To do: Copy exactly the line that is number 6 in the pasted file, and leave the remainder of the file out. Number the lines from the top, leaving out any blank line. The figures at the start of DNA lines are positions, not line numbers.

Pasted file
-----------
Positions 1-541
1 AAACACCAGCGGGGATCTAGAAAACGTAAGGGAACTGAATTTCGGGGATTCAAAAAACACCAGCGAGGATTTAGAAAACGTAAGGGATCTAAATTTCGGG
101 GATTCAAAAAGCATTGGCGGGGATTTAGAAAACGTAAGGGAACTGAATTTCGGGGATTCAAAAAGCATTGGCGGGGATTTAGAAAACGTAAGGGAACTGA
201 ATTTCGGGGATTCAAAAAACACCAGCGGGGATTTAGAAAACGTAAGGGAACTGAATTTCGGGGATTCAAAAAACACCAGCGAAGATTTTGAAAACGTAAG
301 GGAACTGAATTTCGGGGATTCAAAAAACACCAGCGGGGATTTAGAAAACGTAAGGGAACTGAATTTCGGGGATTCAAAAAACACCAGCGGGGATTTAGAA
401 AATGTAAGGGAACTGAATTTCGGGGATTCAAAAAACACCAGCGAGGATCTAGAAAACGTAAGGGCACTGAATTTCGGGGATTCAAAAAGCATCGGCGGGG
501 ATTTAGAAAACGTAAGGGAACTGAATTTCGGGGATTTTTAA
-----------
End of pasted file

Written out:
401 AATGTAAGGGAACTGAATTTCGGGGATTCAAAAAACACCAGCGAGGATCTAGAAAACGTAAGGGCACTGAATTTCGGGGATTCAAAAAGCATCGGCGGGG